The First 2,000-Point Scorer

The first great Detroit Piston had more than hoops in mindThe First 2,000-Point Scorer by John Maxwell

The first player to capture the imagination of Detroit Pistons fans was 6-foot-5 forward George Yardley, who had been the team’s leading scorer (21.5 ppg) and rebounder (10.5 rpg) the Pistons’ last season in Fort Wayne. Ranked among the NBA’s top 10 in both categories, Yardley had earned All-NBA Second Team honors in 1956-57. He arrived in Detroit an established star, three times named to the All-Star game.

Ironically, Yardley - who was the Pistons’ first-round selection in the 1950 NBA Draft - was initially hesitant to get involved in professional basketball.

The fact that Yardley could make more money utilizing his engineering degree, coupled with an aversion to moving East, kept Yardley away from the Pistons for several years. A two-time All-America honoree at Stanford, Yardley stayed in California after graduation. He worked in San Francisco and played for the local AAU team, the San Francisco Stewart Chevrolet. In the 1950-51 season, they won an AAU national title and he was named tournament MVP. The following year he enlisted in the Navy as part of his military obligation but continued to play AAU ball.

Pistons owner Fred Zollner finally got his man prior to the 1953-54 season when he offered Yardley $11,000 ($9,500 in salary with a $1,500 bonus) - nearly triple the NBA average for the day. He soon proved his worth. As a 25-year-old rookie, Yardley wasn’t the focal point of the Pistons during his first season, when he averaged 9.0 points and 6.5 rebounds. Helped in part by the introduction of the 24-second shot clock, he averaged 17.4 points and 9.8 rebounds the next two seasons as the Pistons reached the NBA Finals both times. During the 1956-57 campaign - the team’s last in Fort Wayne - Yardley averaged a double-double and made the All-Star game for a third time.

But Yardley saved his best season for the fans in Detroit. During the team’s inaugural year in the Motor City, he established the league single-season scoring record by pouring in 2,001 points. His 27.8 points per game was the league’s highest scoring average by nearly three points. Against the St. Louis Hawks on Dec. 26, 1957, Yardley shot 20-of-24 from the foul line - both are franchise records that stand today.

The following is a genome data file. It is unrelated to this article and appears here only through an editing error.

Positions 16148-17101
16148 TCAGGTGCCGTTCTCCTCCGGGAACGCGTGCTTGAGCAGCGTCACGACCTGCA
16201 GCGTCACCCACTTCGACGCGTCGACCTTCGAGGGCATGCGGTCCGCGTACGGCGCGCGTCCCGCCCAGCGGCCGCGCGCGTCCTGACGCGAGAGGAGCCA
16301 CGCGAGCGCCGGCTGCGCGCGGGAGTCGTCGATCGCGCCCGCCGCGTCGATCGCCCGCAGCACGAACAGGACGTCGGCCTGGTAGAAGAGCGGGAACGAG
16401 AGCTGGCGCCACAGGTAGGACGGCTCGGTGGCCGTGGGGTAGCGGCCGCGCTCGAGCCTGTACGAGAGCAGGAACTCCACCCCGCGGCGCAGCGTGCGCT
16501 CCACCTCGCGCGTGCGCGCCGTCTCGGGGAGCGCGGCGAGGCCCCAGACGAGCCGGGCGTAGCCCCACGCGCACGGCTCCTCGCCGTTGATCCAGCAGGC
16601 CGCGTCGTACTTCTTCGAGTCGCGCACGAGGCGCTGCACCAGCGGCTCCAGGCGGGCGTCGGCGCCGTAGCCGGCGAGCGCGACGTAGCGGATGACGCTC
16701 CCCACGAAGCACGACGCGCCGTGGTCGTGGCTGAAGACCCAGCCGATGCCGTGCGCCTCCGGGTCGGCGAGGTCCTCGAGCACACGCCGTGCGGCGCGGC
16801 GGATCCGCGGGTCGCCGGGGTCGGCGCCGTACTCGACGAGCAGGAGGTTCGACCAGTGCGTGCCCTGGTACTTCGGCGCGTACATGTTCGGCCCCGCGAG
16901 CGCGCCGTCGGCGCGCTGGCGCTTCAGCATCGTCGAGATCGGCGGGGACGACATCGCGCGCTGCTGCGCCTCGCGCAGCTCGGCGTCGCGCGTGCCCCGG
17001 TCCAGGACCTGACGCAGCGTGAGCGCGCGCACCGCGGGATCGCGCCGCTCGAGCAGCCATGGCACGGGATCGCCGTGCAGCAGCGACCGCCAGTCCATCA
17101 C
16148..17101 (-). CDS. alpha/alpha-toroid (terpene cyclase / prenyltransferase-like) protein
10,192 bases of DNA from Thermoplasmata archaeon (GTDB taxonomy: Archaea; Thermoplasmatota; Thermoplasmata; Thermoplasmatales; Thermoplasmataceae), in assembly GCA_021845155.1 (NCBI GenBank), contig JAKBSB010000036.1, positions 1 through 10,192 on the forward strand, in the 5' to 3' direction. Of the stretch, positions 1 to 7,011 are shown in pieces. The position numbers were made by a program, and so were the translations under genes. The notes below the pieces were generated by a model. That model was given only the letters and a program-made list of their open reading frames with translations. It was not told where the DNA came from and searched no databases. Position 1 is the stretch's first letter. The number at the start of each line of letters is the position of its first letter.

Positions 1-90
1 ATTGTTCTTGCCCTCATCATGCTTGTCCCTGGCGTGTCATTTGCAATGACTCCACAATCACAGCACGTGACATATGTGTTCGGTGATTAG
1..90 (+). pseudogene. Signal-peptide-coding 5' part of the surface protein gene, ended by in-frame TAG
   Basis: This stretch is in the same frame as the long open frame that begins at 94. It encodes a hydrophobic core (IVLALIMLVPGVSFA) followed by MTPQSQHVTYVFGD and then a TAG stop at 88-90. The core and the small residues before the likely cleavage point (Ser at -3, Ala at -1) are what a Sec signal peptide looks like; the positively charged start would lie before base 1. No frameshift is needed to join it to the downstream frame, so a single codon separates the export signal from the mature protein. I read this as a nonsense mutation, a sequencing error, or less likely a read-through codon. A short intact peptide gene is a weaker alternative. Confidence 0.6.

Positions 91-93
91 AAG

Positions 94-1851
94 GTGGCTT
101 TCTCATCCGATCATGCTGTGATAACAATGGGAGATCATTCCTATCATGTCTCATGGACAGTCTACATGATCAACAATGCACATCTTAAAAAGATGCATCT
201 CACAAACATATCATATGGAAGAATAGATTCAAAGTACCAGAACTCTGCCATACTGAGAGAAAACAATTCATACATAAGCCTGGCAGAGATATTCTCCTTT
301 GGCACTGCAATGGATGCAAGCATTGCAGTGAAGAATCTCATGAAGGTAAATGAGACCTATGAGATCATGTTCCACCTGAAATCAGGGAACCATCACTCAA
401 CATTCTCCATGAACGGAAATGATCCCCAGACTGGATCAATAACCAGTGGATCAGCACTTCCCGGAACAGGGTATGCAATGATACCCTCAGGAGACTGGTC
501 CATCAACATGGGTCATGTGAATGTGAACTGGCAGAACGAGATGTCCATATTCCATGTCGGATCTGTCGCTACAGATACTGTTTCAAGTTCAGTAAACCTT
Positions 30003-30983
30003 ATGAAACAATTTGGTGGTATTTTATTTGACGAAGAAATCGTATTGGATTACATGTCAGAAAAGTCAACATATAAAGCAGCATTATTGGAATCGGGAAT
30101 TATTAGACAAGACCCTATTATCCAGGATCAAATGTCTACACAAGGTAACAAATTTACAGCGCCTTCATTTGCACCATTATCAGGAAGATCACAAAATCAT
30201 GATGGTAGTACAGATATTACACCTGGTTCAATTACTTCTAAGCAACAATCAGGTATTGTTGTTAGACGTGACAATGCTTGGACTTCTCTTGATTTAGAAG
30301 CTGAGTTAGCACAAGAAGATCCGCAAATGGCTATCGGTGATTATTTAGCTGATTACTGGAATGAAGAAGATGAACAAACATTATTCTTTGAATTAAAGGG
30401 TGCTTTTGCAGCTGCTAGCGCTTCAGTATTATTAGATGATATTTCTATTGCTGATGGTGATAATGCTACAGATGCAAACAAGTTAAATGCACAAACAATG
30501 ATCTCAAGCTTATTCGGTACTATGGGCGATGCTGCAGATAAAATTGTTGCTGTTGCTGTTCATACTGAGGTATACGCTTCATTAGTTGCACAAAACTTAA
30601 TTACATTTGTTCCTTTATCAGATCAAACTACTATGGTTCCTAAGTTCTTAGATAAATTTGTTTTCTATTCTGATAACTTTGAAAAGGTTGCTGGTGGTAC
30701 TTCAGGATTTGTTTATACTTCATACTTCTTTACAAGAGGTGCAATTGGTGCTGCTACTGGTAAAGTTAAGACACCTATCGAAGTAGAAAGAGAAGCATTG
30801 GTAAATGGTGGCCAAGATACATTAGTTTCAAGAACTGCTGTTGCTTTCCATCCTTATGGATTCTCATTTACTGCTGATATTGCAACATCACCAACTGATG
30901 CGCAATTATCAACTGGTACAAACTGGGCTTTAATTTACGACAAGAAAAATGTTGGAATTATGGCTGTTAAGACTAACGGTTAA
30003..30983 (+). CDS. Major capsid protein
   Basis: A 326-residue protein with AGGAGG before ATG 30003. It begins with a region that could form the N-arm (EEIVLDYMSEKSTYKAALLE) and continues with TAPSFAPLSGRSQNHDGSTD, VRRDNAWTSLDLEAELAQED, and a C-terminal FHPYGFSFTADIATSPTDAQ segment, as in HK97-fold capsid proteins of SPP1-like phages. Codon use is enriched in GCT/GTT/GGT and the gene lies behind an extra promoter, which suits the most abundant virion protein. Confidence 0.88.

The Pistons didn’t fare as well as Yardley in Detroit, going 33-39, but that was still good for a playoff berth. The Pistons topped the Cincinnati Royals in the Western Division Semifinals only to fall to St. Louis in the Western Finals. It turned out to be the end of Yardley’s only full season in Detroit. After a run-in with Zollner, Yardley was traded to Syracuse late the following year.

Yardley would play one more NBA season before retiring at 31 to spend more time with his wife Diana and four children. Even before he retired, however, Yardley had interests outside of basketball. During his final NBA campaign, he started the George Yardley Company, which represented people who manufactured energy-related products. Yardley took one more crack at the pro game when the American Basketball League emerged. The Los Angeles Jets came calling, and Yardley arranged his contract so that he only had to play in home games and in road games when he was able to piggy-back his business interests onto the travel.

Yardley passed away due to Lou Gehrig’s Disease (technically known as amyotrophic lateral sclerosis) on Aug. 13, 2004, but the George Yardley Company is still in business today.

Yardley was named to the Basketball Hall of Fame in 1996. Pete Newell, famed basketball coach and world-renowned “Big Man Camp” entrepreneur commented after his induction, “George Yardley embodies what the Hall of Fame is all about. A marvelous athlete who made full use of his natural talents, a demeanor on the court a coach admires, and a life off the court and after his basketball career ended that has been very successful.”